Michael Levenson – A Genealogy of Modernism (1984)

Levenson sets out two broad tendencies in Early Modernism (roughly 1908-1914), between attention to individual artistic expression, an extreme egoism (the Stirneans, early Hulme, FM Ford) and a commitment to rigid objective formalism, an absolutism of sorts (later Hulme, Worringer, and at times, Ford). Pound and Lewis veered from one side to the other. Gaudier-Brezka was staunchly formal. In post-war modernism, Eliot emerges with a middle-way: “theory of points of view,” derived from F.H. Bradley’s theory of finite centers—apex of this view is in Wasteland, which TSE soon abandons. For both later Pound and Eliot, tradition becomes the means by which individual expression coincides with an objective structure. Narrative of argument shifts to tension between Pound (early Modernism, rupture, subversion, publicity, Blast) and Eliot (later Modernism, conservative, integration, assimilation, classicist, Criterion). Via Eliot, Modernism becomes institutionalized.
 
Begins with Conrad’s privileging of vision over the other senses: “to make you hear, to make you feel…before all, to make you see.” The significance of an event is no longer inferred or imputed, but is immediately accessible to the narrating consciousness. There is an attention to facts—to the point that they become values—or the shift from the merely visible to the valuable, via the medium of the illuminating artistic consciousness.

Levenson draws a contrast between Arnold’s control and Pater’s excess. Arnold called for a controlling critical authority which could restrian the excess of private, individual expression and indulgence. In calling for external authority, however, he uses a “subjective” metaphor: “By our best self, we are united, impersonal, at harmony.” Levenson turns back to Conrad: “Conrad…participates in the late-century movement toward the undermining of the sovereign individual  subject and toward the nostalgia for more traditional pre-capitalist values” (34). Tension is now between consciousness (free, memory) and authority (restricted, fact).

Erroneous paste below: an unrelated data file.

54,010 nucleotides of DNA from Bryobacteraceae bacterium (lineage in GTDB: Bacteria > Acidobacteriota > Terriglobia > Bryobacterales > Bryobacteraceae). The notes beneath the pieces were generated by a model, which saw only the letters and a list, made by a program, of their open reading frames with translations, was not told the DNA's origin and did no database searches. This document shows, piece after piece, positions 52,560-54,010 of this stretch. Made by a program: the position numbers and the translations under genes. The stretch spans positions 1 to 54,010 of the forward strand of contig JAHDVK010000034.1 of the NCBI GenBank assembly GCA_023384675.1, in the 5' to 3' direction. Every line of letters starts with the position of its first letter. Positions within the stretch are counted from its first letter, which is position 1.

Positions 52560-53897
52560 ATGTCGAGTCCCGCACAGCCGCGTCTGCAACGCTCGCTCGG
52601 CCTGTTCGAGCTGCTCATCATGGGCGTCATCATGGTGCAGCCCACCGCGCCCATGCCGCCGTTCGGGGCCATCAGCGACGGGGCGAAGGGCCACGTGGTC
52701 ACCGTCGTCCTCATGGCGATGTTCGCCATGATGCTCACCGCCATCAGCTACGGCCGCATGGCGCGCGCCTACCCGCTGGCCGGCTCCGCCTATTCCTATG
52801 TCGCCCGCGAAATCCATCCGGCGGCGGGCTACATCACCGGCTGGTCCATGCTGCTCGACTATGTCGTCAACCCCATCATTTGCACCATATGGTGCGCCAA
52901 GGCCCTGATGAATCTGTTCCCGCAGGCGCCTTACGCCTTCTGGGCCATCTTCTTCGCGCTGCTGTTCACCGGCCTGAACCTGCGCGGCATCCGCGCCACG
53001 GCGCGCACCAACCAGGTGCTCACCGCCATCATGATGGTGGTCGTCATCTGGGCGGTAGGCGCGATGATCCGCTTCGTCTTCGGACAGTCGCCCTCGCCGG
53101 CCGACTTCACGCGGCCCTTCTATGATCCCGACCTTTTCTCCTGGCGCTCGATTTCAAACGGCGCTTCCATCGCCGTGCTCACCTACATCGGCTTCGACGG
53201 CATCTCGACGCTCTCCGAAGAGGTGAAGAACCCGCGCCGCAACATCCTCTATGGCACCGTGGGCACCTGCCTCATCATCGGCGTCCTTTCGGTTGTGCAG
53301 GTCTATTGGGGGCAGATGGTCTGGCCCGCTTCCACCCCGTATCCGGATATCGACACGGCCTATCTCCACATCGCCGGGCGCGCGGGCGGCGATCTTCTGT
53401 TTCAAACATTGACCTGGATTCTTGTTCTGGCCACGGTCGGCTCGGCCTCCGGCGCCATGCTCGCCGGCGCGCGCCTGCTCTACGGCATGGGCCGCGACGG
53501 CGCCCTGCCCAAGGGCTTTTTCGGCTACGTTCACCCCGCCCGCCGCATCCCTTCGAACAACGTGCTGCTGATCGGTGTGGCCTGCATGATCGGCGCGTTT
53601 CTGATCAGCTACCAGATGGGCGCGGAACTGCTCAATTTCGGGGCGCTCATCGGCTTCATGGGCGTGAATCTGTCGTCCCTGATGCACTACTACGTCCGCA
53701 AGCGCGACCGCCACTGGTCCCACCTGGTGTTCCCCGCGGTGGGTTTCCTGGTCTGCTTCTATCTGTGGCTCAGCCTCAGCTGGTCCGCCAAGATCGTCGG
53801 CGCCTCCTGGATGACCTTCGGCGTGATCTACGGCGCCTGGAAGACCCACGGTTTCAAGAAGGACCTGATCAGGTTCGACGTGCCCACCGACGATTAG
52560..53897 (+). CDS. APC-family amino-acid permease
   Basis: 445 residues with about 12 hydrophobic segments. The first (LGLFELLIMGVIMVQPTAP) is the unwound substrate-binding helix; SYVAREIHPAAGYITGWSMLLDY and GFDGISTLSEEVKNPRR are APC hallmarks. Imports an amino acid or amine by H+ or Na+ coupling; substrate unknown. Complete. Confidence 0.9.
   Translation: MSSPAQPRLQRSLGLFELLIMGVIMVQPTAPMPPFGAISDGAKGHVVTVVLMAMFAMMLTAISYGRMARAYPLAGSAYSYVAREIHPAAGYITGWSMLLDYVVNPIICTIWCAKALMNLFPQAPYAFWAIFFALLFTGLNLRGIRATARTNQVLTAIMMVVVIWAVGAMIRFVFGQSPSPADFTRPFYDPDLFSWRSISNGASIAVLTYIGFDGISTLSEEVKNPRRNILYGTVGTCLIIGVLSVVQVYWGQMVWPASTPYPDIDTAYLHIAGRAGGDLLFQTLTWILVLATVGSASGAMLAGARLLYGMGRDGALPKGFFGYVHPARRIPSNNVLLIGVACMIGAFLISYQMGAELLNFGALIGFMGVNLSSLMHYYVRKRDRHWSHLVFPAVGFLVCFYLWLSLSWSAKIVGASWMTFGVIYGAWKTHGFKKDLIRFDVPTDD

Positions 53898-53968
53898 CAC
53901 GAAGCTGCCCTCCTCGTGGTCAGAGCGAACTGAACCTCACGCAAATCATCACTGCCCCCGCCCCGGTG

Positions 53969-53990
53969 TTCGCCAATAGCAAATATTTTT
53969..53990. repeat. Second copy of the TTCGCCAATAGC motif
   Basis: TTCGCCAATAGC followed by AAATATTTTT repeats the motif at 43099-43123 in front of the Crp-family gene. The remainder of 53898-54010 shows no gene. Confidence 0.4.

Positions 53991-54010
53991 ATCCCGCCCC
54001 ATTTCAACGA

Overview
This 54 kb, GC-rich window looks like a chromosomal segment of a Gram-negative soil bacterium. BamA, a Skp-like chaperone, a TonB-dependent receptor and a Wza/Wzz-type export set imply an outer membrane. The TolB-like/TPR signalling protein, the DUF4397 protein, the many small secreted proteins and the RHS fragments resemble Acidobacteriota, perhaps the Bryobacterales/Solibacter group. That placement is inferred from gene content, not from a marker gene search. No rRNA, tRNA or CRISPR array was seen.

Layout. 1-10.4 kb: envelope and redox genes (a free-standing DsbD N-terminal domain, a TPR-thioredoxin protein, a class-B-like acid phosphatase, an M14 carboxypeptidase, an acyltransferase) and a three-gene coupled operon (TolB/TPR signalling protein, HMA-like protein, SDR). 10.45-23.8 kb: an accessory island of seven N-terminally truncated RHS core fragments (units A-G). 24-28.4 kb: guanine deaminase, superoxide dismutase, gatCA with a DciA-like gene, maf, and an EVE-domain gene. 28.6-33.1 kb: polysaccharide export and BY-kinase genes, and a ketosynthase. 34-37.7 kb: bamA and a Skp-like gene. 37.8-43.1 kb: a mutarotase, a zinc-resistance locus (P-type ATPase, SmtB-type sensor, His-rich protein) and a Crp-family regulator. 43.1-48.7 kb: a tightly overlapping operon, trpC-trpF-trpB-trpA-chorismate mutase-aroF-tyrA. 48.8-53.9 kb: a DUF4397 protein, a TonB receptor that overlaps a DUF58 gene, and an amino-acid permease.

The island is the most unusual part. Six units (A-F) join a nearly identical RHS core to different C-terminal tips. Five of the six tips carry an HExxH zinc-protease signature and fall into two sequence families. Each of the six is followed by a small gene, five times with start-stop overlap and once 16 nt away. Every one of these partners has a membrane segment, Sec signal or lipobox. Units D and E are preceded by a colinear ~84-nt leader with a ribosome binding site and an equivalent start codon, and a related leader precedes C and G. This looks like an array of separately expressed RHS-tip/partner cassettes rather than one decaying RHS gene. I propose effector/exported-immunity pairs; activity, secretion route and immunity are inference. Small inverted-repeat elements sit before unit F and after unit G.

Moves to Hulme who, following Bergson, seeks to abandon the epic metaphysics of Yeats and the past, to escapes the restraints of the ordinary to seek a deeper truth (like Yeats). Hulme restricts the field of poetry: “modest modernism.”

Ford is anxious about social forms crumbling, and comes off as inveterate most of the time…he critiques the increasing specialization of culture and longs for nostalgic wholeness of pre-capitalist England. However, he believes that it is impossible to see life whole, unlike Arnold. But while Ford is able to attend closely to the multiplicity of social degeneration, he still is committed to the impressions of the individual, and retreats to the artistic individual as the sure defense against impending chaos. He, too, is part of the Arnoldian, Hulmean tradition. Yet what he and others pull from this tradition is dependence on the dehistoricized individual—the Vorticists would push this to and extreme.

In Hulme, Romantic (expression) becomes the new decadence, while classicism becomes a new conservative austerity. Hume goes further into anti-humanism, asserting the primacy of objective reality (à la Husserlian phenomenology).

Subject and object becomes more complicated: “Ford’s Impressionism is a subjectivity in which the subject has disappeared.”

PoetàWordàWorldàEssence   [Yeats goes all the way; pound and Ford stop before last step]

Eliot: “The life of a soul does not consist in the contemplation of one consistent world but in the painful task of unifying (to a greater or lesser extent) jarring and incompatible ones, and passing, when possible, from two or more discordant viewpoints to a higher which shall somehow include and transmute them” (qtd. 191, from Bradley Dissertation) Levesnon continues, “The principle of order [in the Wasteland] depends on a plurality of consciousnesses, an ever-increasing series of points of view, which struggle towards an emergent unity and then continue to struggle past that unity.”

Lewis: “We are not only ‘the last men of an epoch’ (as Mr. Edmund Wilson and others have said): we are more than that, or we are that in a different way to what is most often asserted. We are the first men of a Future that has not materialized. We belong to a ‘great age’ that has not ‘come off.’” (from Blasting, 258)

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